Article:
A new variant of the Bagle worm appeared this morning as workers return from a long holiday weekend.
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Bagle-B is a straightforward mass mailer worm. It harvests e-mail addresses from infected machines by searching text, HTML and Windows address book files. It then sends itself using its own SMTP engine. The worm spoofs the From field on the messages so the infected messages can be traced back to the sending machine.
"Bagle-B tries to deceive computer users by spoofing the sender's address, but the worm is easy to spot because of its distinctive subject line," said Chris Belthoff, senior security analyst at Sophos, Inc.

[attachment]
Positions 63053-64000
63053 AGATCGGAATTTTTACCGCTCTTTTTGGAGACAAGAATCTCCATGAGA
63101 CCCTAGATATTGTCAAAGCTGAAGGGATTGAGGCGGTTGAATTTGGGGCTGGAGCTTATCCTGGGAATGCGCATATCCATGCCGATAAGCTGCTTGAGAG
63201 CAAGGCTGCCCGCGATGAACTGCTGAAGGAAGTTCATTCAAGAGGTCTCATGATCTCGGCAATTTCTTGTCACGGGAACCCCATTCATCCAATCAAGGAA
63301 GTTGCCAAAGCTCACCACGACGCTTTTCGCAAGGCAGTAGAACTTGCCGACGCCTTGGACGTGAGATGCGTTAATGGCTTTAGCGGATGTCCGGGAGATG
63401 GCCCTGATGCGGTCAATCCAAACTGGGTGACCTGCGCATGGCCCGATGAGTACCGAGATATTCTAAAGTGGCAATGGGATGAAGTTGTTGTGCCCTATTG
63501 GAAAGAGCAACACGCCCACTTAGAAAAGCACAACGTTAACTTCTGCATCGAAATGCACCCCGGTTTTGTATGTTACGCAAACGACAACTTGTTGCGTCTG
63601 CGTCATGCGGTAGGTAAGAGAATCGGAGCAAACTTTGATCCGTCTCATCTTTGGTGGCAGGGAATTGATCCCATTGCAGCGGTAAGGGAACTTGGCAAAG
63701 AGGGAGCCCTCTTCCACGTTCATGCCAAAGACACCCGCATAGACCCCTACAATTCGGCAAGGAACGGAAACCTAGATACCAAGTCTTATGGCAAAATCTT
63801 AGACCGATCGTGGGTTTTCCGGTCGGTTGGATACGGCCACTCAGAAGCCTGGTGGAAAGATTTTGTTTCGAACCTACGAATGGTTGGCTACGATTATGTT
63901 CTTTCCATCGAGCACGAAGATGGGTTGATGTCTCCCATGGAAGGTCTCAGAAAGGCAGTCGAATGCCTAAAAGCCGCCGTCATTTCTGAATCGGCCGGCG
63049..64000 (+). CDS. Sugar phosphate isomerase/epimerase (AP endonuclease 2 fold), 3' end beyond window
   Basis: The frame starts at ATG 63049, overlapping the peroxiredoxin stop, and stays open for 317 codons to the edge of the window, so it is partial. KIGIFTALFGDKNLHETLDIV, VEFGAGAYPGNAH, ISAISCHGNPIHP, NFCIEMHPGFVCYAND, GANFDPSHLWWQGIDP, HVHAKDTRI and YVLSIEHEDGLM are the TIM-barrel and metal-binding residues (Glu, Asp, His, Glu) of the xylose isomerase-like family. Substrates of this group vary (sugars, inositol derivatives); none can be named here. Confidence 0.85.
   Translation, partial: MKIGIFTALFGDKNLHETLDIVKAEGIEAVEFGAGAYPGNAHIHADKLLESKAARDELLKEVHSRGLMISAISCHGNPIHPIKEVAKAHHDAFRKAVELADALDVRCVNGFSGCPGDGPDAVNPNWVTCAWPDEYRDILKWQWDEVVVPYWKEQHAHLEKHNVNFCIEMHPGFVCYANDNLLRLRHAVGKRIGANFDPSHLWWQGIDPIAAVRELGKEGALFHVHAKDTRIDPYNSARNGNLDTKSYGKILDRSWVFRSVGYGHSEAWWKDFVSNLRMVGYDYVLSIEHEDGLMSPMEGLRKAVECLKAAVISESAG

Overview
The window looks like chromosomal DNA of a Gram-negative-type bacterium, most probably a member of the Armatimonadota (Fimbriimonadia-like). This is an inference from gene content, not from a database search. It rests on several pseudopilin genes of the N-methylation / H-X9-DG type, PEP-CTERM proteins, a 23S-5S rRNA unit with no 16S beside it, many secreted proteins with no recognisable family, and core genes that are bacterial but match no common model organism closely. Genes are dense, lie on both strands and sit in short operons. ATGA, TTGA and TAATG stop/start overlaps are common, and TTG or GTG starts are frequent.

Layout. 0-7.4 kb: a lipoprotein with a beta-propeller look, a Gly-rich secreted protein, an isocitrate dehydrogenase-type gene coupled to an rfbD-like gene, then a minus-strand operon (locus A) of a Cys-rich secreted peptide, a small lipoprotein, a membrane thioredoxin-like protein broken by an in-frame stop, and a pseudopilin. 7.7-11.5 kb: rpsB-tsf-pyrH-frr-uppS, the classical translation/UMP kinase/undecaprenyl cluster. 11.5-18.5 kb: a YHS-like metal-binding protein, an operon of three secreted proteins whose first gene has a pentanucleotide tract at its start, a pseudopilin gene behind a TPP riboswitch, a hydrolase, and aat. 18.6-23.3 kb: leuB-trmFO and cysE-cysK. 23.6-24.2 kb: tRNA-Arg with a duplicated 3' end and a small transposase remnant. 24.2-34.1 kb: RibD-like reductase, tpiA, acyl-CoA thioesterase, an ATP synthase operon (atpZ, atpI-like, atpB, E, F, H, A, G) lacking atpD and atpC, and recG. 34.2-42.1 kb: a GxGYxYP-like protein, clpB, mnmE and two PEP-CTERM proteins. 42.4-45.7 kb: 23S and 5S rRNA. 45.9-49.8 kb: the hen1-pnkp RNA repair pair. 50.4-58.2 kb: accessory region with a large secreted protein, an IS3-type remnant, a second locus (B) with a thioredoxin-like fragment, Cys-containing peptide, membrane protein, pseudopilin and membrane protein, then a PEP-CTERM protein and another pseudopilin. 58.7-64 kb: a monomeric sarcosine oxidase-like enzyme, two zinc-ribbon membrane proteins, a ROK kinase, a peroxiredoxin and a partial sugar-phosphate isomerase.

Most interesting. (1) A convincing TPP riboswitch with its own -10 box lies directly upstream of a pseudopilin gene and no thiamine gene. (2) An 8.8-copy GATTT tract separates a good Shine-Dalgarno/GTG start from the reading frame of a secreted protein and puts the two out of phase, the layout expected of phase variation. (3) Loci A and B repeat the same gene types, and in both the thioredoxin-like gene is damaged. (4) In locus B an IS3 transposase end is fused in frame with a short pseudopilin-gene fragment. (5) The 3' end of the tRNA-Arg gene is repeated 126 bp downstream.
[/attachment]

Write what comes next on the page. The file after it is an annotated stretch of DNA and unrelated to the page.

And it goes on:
The messages containing the worm have the subject line "ID" followed by various random characters. The body of the message contains "Yours ID." The actual attached worm is an executable file. The creator of Bagle-B can keeps tabs on the worm's progress as it drops a remote access component on infected machines and opens up TCP Port 8866.
Like Bagle-A, the new variant includes a system that checks the date. If it's Feb. 25 or later, then the worm stops working. If it's before that date, then it runs Windows Sound Recorder and copies itself to the Windows system directory as au.exe. It also adds the following Registry key so the worm runs when the system is restarted:
HKEY_CURRENT_USERSoftwareMicrosoftWindowsCurrentVersion Run "au.exe" = C:WINNTSYSTEM32AU.EXE
Bagle-B also adds the following Registry keys:
Bagle-B probably won't be a major issue for corporations as most strip executable files from incoming e-mails. Doing so would prevent the worm from getting it. Another good precaution is updating antivirus signature files.
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